D3 Multiline Chart

In the previous article we have talked about line charts. The example we worked on was a single line chart. We have worked with only single line . But there will be circumstances where we will be in need of draw chart with more than one set of data. So, what it will look like? Ofcourse, it will be a multiline chart. We are going to discuss about all the things that there are in multiline charts in this article.

This line chart is constructed from a TSV file storing the daily average temperatures of Kolkata, Delhi and Mumbai over the last month. The chart employs conventional margins and a number of D3 features.

Let us look through the visuals first, then we will see how to get the structure.

temp_line_chart

As you can see in the picture that we have temparature reading of three major cities of india in May 2014. the temparature readings are in celcius. With this chart we can easily determine the average temparature of the three cities during last month.

So, the question is how do we achive this? At first we will be in need of data. Which we have saved in a file named data.csv. Now let us look at the html coding.

HTML file:

<!DOCTYPE html>
<meta charset="utf-8">
<style>

body {
  font: 10px sans-serif;
}

.axis path,
.axis line {
  fill: none;
  stroke: #000;
  shape-rendering: crispEdges;
}

.x.axis path {
  display: none;
}

.line {
  fill: none;
  stroke: steelblue;
  stroke-width: 1.5px;
}

</style>
<body>
<script src="http://d3js.org/d3.v3.js"></script>
<script>

var margin = {top: 20, right: 80, bottom: 30, left: 50},
    width = 960 - margin.left - margin.right,
    height = 500 - margin.top - margin.bottom;

var parseDate = d3.time.format("%Y%m%d").parse;

var x = d3.time.scale()
    .range([0, width]);

var y = d3.scale.linear()
    .range([height, 0]);

var color = d3.scale.category10();

var xAxis = d3.svg.axis()
    .scale(x)
    .orient("bottom");

var yAxis = d3.svg.axis()
    .scale(y)
    .orient("left");

var line = d3.svg.line()
    .interpolate("basis")
    .x(function(d) { return x(d.date); })
    .y(function(d) { return y(d.temperature); });

var svg = d3.select("body").append("svg")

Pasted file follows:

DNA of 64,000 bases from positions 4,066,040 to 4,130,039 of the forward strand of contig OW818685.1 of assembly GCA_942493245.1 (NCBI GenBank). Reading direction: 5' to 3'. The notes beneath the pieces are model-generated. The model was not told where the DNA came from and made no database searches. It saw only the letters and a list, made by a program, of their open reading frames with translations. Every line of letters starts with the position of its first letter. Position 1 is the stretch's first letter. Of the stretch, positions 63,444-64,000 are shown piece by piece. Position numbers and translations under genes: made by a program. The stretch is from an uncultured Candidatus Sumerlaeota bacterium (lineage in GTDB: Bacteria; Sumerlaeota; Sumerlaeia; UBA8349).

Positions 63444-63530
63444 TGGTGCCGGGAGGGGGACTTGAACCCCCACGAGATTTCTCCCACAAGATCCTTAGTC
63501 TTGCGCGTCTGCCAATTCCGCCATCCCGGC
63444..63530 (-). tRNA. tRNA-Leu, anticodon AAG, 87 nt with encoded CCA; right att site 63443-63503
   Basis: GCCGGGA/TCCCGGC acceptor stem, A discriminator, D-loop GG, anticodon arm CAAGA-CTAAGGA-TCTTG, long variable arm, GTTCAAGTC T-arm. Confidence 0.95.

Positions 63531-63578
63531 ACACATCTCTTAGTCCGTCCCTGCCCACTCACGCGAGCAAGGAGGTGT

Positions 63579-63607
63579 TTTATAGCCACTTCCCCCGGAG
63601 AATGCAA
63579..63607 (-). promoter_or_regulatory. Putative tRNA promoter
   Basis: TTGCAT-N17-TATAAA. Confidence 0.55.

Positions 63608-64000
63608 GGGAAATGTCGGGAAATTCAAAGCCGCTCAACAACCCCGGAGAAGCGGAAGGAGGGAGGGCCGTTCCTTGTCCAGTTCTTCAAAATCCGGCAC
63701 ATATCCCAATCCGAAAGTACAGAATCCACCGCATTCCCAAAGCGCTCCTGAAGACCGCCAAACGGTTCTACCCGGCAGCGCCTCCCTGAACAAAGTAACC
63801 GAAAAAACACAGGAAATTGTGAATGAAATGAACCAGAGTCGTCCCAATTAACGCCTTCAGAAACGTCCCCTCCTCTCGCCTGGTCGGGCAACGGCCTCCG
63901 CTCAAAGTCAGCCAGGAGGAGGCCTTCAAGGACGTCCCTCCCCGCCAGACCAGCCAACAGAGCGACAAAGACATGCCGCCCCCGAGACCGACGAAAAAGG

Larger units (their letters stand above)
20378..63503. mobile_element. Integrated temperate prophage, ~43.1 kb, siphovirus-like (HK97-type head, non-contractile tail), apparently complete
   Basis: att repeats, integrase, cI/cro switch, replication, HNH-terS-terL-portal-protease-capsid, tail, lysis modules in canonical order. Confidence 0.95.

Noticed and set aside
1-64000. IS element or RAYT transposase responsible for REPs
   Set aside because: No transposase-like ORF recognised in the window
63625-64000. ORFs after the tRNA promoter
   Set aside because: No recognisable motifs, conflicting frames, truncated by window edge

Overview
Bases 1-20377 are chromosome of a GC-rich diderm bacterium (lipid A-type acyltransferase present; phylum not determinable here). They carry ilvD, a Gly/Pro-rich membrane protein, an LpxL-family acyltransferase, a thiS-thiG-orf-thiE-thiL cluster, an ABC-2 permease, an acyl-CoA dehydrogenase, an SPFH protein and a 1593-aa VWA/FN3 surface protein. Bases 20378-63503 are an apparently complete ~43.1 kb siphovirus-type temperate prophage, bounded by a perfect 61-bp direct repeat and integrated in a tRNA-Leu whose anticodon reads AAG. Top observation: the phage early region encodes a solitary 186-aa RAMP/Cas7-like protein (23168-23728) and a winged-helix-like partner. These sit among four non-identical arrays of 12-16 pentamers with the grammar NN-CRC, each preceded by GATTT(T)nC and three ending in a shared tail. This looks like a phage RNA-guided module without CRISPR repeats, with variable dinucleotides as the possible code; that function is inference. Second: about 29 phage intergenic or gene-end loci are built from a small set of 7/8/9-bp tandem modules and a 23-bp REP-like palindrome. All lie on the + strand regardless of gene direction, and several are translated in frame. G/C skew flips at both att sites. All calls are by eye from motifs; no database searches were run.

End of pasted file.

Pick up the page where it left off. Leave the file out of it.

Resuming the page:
.attr("width", width + margin.left + margin.right)
    .attr("height", height + margin.top + margin.bottom)
  .append("g")
    .attr("transform", "translate(" + margin.left + "," + margin.top + ")");

d3.tsv("data.tsv", function(error, data) {
  color.domain(d3.keys(data[0]).filter(function(key) { return key !== "date"; }));

  data.forEach(function(d) {
    d.date = parseDate(d.date);
  });

  var cities = color.domain().map(function(name) {
    return {
      name: name,
      values: data.map(function(d) {
        return {date: d.date, temperature: +d[name]};
      })
    };
  });

  x.domain(d3.extent(data, function(d) { return d.date; }));

  y.domain([
    d3.min(cities, function(c) { return d3.min(c.values, function(v) { return v.temperature; }); }),
    d3.max(cities, function(c) { return d3.max(c.values, function(v) { return v.temperature; }); })
  ]);

  svg.append("g")
      .attr("class", "x axis")
      .attr("transform", "translate(0," + height + ")")
      .call(xAxis);

  svg.append("g")
      .attr("class", "y axis")
      .call(yAxis)
    .append("text")
      .attr("transform", "rotate(-90)")
      .attr("y", 6)
      .attr("dy", ".71em")
      .style("text-anchor", "end")
      .text("Temperature (ºc)");

  var city = svg.selectAll(".city")
      .data(cities)
    .enter().append("g")
      .attr("class", "city");

  city.append("path")
      .attr("class", "line")
      .attr("d", function(d) { return line(d.values); })
      .style("stroke", function(d) { return color(d.name); });

  city.append("text")
      .datum(function(d) { return {name: d.name, value: d.values[d.values.length - 1]}; })
      .attr("transform", function(d) { return "translate(" + x(d.value.date) + "," + y(d.value.temperature) + ")"; })
      .attr("x", 3)
      .attr("dy", ".35em")
      .text(function(d) { return d.name; });
});
</script>
  </body>
</html>

Explanation of the code:

At first we need to set up the measuring points to draw the graph. To do it we have to do

 svg.append("g")
      .attr("class", "x axis")
      .attr("transform", "translate(0," + height + ")")
      .call(xAxis);

  svg.append("g")
      .attr("class", "y axis")
      .call(yAxis)
    .append("text")
      .attr("transform", "rotate(-90)")
      .attr("y", 6)
      .attr("dy", ".71em")
      .style("text-anchor", "end")
      .text("Temperature (ºc)");

Next we have to get the data added to the system. For that we have to do

d3.tsv("data.tsv", function(error, data) {
  color.domain(d3.keys(data[0]).filter(function(key) { return key !== "date"; }));

Regarding of the above example i can tell you that it is a basic example. You definetly can add more than the data we have give. And make a more complex multi line chart.

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